Livestock production is an important activity in drylands. However, lack of adequate regulation of ranching activities can lead to the degradation of plant communities, which in turn can impact ecosystem functioning. In the arid ecosystems of north-central Chile, unregulated goat grazing is widespread. Because the vegetation has a relatively short evolutionary history of grazing, it is expected to be highly susceptible to this activity. In this study, we evaluated the effects of goat grazing on plant taxonomic, functional, and phylogenetic community structure by comparing 39-year-old grazing exclusion plots and unprotected plots in an arid shrubland in north-central Chile. By integrating analyses of the impact of goat grazing on functional and phylogenetic diversity and dispersion, we studied the mechanisms behind goat impact and the potential consequences. Loss of functional and/or phylogenetic diversity can result in important losses in ecosystem function. As a measure of functional diversity, we recorded plant growth form, life span, and life form. We also reconstructed a phylogeny of all plant species found at the study site and determined the phylogenetic structure of the plant community in ungrazed and grazed areas. We found that goat grazing affected diversity and community composition, leading to taxonomic, functional, and phylogenetic biotic homogenization and causing overall community impoverishment. Goats acted as a habitat filter, increasing functional convergence and promoting the establishment of exotics plants, which can lead to further losses of biodiversity, decreased ecosystem function and overall lower ecosystem stability. Our results indicate that sustainable management strategies are necessary to prevent the further degradation of these ecosystems.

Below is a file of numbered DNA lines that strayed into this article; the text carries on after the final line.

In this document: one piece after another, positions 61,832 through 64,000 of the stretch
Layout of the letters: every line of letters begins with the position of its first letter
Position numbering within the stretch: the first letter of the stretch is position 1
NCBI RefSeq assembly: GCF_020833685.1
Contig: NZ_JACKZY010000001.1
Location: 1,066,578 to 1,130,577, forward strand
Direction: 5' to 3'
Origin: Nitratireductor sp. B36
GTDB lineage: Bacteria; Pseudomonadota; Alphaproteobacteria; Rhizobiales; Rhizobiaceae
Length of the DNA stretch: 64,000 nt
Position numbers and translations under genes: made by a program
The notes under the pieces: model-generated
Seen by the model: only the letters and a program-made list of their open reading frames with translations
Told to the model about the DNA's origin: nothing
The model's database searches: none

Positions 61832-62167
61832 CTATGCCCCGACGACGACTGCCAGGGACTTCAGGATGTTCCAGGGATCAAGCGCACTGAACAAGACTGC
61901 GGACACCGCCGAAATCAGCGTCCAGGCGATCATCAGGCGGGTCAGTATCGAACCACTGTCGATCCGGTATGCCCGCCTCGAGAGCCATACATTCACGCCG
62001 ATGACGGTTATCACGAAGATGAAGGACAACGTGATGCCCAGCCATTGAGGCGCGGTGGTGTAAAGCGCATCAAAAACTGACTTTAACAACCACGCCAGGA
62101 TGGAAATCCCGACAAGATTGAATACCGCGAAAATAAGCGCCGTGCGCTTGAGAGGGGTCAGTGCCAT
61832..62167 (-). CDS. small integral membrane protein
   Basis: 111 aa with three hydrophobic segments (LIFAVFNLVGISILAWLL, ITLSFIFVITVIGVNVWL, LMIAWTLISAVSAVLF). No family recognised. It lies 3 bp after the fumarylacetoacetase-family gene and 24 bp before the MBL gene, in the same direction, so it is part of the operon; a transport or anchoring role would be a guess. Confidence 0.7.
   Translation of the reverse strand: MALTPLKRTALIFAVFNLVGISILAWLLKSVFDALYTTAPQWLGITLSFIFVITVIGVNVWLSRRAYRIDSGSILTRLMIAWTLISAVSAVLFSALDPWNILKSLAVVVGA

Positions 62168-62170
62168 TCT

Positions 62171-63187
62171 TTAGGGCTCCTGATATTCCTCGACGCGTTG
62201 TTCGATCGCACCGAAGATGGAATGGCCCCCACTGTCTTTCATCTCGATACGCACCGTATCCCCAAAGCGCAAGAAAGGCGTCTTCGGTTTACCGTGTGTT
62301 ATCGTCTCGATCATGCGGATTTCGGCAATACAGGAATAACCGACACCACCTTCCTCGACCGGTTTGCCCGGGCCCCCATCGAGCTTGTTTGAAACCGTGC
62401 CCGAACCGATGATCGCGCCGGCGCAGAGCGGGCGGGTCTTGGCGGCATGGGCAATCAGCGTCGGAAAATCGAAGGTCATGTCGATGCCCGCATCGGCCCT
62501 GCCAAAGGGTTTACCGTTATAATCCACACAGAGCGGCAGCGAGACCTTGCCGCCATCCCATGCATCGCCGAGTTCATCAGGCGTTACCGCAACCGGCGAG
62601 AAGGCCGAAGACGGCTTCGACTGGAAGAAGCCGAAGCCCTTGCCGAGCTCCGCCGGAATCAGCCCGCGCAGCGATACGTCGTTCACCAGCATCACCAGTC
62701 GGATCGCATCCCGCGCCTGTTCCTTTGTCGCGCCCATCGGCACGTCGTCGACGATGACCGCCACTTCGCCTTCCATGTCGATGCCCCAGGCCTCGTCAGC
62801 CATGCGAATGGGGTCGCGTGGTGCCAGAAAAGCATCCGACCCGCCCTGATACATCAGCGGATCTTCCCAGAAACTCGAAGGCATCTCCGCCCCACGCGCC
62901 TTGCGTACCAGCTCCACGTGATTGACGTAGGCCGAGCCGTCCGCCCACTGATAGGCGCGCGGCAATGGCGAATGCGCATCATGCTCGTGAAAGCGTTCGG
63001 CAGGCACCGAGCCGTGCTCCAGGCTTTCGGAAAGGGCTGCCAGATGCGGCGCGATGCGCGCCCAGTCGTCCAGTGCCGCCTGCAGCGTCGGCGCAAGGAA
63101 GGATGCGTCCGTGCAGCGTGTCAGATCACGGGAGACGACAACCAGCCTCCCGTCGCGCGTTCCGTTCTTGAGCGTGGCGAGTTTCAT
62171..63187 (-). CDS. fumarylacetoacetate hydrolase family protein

- habitat filtering
ASJC Scopus subject areas
- Environmental Chemistry
- General Environmental Science
- Soil Science